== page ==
4.16. Running a compiled program

To make an executable program, the GHC system compiles your code and then links it with a non-trivial runtime system (RTS), which handles storage management, profiling, etc.

You have some control over the behaviour of the RTS, by giving special command-line arguments to your program.

When your Haskell program starts up, its RTS extracts command-line arguments bracketed between +RTS and -RTS as its own. For example:

% ./a.out -f +RTS -p -S -RTS -h foo bar

The RTS will snaffle -p -S for itself, and the remaining arguments -f -h foo bar will be handed to your program if/when it calls System.getArgs.

No -RTS option is required if the runtime-system options extend to the end of the command line, as in this example:

% hls -ltr /usr/etc +RTS -A5m

If you absolutely positively want all the rest of the options in a command line to go to the program (and not the RTS), use a --RTS.

As always, for RTS options that take sizes: If the last character of size is a K or k, multiply by 1000; if an M or m, by 1,000,000; if a G or G, by 1,000,000,000. (And any wraparound in the counters is your fault!)

Giving a +RTS -f option will print out the RTS options actually available in your program (which vary, depending on how you compiled).

NOTE: since GHC is itself compiled by GHC, you can change RTS options in the compiler using the normal +RTS ... -RTS combination. eg. to increase the maximum heap size for a compilation to 128M, you would add +RTS -M128m -RTS to the command line.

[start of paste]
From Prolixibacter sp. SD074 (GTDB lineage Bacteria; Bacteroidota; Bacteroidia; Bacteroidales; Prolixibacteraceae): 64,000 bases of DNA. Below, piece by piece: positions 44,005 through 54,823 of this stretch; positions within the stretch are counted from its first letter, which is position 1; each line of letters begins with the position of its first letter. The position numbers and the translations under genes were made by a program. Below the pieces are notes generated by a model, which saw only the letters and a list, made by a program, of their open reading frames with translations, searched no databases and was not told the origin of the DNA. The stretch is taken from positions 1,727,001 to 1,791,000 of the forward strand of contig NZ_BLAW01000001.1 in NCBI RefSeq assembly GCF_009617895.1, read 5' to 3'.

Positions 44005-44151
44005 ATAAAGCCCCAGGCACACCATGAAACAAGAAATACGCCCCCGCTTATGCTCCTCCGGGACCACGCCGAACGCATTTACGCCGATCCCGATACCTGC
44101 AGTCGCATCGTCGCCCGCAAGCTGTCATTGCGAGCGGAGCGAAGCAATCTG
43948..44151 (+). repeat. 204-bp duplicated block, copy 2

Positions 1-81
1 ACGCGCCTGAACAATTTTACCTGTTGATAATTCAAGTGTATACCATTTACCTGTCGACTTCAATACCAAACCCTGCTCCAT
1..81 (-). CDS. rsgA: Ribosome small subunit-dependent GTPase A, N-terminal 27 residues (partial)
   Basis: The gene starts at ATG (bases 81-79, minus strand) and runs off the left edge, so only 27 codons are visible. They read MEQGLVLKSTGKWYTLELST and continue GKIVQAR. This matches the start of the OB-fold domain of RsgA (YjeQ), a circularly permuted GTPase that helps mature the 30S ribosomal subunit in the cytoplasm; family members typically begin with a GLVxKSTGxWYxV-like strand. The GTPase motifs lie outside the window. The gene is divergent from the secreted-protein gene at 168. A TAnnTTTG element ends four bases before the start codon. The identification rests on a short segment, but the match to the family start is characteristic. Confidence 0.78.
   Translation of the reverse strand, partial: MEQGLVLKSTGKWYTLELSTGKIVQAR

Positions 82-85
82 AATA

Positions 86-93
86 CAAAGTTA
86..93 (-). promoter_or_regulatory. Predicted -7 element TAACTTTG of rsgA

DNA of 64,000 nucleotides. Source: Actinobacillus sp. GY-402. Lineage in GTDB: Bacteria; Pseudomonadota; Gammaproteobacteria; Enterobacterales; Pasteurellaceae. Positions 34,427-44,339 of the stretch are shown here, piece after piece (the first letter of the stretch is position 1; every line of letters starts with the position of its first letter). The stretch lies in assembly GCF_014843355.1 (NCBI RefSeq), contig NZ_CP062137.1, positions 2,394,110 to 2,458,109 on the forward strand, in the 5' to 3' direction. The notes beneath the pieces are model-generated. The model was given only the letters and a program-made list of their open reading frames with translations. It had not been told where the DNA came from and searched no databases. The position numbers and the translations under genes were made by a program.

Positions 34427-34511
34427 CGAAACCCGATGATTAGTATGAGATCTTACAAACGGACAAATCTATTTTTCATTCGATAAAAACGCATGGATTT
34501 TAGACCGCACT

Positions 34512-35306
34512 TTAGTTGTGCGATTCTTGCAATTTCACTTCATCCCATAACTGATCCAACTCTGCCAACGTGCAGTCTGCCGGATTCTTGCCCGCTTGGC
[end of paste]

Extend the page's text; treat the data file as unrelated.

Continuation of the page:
4.16.1. RTS options to control the garbage-collector

There are several options to give you precise control over garbage collection. Hopefully, you won't need any of these in normal operation, but there are several things that can be tweaked for maximum performance.


[Default: 256k] Set the allocation area size used by the garbage collector. The allocation area (actually generation 0 step 0) is fixed and is never resized (unless you use -H, below).

Increasing the allocation area size may or may not give better performance (a bigger allocation area means worse cache behaviour but fewer garbage collections and less promotion).

With only 1 generation (-G1) the -A option specifies the minimum allocation area, since the actual size of the allocation area will be resized according to the amount of data in the heap (see -F, below).